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The Trans-Pacific Trade Deal Survives, But the U.S. and China Matter More

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After months of delays–and one very public withdrawal–the trans-Pacific trade deal officially has a start date. The rechristened Comprehensive and Progressive Agreement for Trans-Pacific Partnership will come into force on Dec. 30, thanks to a herculean effort by Japan and its Prime Minister Shinzo Abe. On Oct. 31, Australia became the sixth country after Japan, Mexico, Singapore, New Zealand and Canada to ratify the terms of the 11-nation agreement; Chile, Malaysia, Brunei, Peru and Vietnam are now on deck.

The deal sometimes called TPP-11 is on track to become one of the world’s largest-ever trade deals, covering 14% of world GDP and roughly 500 million people. Had the U.S. joined the original version of TPP planned under President Barack Obama’s “pivot” to Asia, it would have been even bigger–governing the trade terms of roughly 40% of the world’s economic output and presenting an undeniable challenge to China’s economic reach. However, President Donald Trump preferred to withdraw the U.S. from the deal when he took office and instead take on Beijing directly, launching a trade war with China that has steadily escalated throughout 2018.

For those committed to free trade, a deal is always better than no deal, especially when it covers a combined $10 trillion of GDP. But while TPP-11 will help lower barriers and improve cooperation among the signatories, it will do very little to check the collateral damage of the current U.S.-China trade war. The U.S. and China remain the world’s two largest economies, and any bilateral tensions between them will inevitably have major knock-on effects on the rest of the global economy. A trans-Pacific trade deal does little to change that reality.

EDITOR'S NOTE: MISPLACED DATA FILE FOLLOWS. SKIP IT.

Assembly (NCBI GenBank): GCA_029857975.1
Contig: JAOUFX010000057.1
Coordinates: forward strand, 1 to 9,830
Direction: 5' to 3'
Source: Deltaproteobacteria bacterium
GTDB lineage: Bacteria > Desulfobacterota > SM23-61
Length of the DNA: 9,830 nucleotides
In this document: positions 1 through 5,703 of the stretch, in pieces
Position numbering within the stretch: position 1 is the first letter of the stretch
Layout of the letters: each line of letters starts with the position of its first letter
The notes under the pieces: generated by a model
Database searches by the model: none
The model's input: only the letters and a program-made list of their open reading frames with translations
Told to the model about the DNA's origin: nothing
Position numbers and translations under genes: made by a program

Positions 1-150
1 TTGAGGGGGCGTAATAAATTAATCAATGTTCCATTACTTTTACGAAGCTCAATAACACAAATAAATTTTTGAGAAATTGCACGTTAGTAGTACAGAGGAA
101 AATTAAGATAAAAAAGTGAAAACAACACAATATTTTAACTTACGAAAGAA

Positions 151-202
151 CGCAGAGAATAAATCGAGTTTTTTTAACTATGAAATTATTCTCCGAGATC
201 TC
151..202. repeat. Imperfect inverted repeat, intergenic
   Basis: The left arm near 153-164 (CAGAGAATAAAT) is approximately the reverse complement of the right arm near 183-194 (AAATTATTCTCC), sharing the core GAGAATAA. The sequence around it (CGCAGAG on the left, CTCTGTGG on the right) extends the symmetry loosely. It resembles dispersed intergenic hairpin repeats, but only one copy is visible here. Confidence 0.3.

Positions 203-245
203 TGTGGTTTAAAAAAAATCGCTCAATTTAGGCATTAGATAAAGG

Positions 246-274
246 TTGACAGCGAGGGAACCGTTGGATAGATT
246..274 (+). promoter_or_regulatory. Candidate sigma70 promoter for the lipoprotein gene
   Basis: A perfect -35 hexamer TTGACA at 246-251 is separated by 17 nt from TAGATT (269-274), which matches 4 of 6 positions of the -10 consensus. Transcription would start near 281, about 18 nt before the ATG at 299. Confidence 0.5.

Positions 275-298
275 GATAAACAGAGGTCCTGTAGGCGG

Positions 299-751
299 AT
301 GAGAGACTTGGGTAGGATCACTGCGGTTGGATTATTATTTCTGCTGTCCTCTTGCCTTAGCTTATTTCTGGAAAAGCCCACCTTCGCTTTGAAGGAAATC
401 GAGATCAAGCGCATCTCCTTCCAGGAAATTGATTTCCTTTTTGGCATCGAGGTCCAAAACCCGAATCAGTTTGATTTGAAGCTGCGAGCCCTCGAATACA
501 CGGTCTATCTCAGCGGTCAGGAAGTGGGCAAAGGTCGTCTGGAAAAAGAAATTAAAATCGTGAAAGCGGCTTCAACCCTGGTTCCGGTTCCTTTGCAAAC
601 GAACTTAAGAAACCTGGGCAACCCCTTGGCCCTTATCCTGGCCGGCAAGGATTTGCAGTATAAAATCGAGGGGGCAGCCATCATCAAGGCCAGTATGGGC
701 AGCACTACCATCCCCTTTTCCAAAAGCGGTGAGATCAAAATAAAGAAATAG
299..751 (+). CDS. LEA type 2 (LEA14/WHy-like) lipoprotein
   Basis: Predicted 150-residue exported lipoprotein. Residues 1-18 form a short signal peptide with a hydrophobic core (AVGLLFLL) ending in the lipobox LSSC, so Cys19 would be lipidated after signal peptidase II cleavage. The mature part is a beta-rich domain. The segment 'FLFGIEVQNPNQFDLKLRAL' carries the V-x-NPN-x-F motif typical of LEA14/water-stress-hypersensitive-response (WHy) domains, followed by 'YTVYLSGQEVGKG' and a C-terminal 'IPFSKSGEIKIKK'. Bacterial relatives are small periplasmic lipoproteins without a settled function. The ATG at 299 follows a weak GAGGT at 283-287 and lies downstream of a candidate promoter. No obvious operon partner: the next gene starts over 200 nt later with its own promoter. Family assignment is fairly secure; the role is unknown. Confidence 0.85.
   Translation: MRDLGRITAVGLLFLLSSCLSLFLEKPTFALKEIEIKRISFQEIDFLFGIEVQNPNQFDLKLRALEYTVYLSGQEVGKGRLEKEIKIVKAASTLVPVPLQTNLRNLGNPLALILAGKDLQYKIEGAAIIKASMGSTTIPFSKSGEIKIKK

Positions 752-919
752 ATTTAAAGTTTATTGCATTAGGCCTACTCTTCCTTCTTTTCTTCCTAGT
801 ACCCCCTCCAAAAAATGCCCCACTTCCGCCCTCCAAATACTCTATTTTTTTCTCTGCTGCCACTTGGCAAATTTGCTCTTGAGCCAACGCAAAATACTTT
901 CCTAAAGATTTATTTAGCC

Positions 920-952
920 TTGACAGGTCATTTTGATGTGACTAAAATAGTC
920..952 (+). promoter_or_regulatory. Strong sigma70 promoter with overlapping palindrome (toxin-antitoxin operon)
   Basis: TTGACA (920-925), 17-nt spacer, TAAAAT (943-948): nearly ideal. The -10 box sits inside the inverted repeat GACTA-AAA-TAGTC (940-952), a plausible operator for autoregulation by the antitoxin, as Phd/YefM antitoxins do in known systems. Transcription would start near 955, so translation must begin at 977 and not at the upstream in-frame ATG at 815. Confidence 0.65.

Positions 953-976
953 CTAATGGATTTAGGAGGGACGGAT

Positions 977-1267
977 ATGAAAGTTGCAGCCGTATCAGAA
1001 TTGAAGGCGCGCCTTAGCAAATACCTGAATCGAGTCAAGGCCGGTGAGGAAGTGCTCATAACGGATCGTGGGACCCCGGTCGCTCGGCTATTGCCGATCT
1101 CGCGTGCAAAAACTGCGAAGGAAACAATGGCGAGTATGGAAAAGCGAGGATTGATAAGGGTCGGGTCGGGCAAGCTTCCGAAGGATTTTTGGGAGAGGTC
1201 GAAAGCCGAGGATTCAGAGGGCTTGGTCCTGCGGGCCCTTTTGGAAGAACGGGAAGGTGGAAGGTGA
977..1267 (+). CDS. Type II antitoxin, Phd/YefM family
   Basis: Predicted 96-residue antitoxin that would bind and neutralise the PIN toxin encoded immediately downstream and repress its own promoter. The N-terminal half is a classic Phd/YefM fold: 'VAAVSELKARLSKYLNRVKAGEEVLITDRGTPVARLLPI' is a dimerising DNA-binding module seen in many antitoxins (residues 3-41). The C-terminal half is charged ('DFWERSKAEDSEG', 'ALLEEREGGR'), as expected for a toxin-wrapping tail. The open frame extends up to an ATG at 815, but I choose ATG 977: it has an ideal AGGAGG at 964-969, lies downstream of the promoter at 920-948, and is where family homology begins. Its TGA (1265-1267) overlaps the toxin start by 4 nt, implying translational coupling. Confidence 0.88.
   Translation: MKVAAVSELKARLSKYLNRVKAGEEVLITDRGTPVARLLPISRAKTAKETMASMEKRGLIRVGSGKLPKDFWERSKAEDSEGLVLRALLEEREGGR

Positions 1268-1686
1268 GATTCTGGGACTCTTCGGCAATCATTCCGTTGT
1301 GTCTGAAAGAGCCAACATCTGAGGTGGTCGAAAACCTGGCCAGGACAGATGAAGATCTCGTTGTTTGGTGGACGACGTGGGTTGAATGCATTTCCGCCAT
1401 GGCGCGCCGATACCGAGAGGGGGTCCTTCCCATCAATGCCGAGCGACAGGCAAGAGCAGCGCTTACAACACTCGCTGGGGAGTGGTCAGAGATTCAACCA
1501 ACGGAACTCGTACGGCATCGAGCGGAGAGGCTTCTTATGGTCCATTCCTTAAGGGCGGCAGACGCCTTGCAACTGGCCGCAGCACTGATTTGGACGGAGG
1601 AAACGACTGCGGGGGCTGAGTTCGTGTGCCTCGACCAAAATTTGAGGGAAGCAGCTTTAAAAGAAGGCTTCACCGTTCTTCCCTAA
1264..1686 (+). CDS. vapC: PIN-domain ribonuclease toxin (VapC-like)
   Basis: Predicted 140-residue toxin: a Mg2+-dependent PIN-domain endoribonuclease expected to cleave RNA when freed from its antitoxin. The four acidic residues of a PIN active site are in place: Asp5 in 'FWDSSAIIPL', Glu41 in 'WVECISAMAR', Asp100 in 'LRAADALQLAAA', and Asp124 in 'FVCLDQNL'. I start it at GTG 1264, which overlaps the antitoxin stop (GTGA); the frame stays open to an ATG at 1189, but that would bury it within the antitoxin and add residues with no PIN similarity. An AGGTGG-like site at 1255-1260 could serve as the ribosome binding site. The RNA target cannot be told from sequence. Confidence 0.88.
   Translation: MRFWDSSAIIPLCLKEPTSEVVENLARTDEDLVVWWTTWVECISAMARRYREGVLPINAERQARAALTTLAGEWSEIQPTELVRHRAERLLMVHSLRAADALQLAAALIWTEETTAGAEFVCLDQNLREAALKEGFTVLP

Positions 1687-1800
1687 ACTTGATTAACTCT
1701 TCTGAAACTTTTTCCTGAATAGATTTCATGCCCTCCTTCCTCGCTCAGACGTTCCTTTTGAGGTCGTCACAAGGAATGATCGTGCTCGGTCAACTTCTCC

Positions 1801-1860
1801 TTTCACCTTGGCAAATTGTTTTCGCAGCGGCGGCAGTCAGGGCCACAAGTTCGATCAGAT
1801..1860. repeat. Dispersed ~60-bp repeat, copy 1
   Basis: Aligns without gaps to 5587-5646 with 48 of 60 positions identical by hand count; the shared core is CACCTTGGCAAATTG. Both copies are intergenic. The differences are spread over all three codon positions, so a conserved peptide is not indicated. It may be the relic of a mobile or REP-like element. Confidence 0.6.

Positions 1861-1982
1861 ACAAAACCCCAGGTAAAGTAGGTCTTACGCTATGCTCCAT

That remains true even if the U.K. signs up to join the trade deal once it has left the E.U. next year; Abe said in October that he would welcome Britain with “open arms.” The added presence of the world’s fifth-largest economy and a major importer would certainly add ballast to TPP-11. But the U.K. has nowhere near the economic heft of the U.S. and would presumably still be suffering from its breakup hangover with its own closest trading partner, the E.U.

Ironically, a country that could provide this deal with that much needed economic weight would be China. China has been quietly toying with the idea of joining the trans-Pacific deal over the long run, having little interest in being left out of consequential economic architecture in Asia. Chinese media reported in October that Beijing was exploring the possibilities of a deal it previously called too complex to consider joining.

It’s hard to see China agreeing to the deal’s current requirements on issues like labor rights and intellectual-property protections. But if TPP-11 begins to deliver on its economic promise, China will not want to miss out and will begin exploring space for compromise. Japan may welcome the possibility of China’s joining up, seeing it as an opportunity to constructively shape Beijing’s approach to global trade norms and rules. And the more countries join–Colombia, Indonesia, Thailand and South Korea have all indicated interest–the more attractive signing up for the new trade deal becomes for China.

But that’s many years down the road, with plenty of thorny negotiations to overcome. And much depends on how the U.S.-China trade war plays out. The forward momentum of TPP-11 is proof that other countries are attempting to hedge. But there’s no real way to reverse the demise of what was once a global free market.

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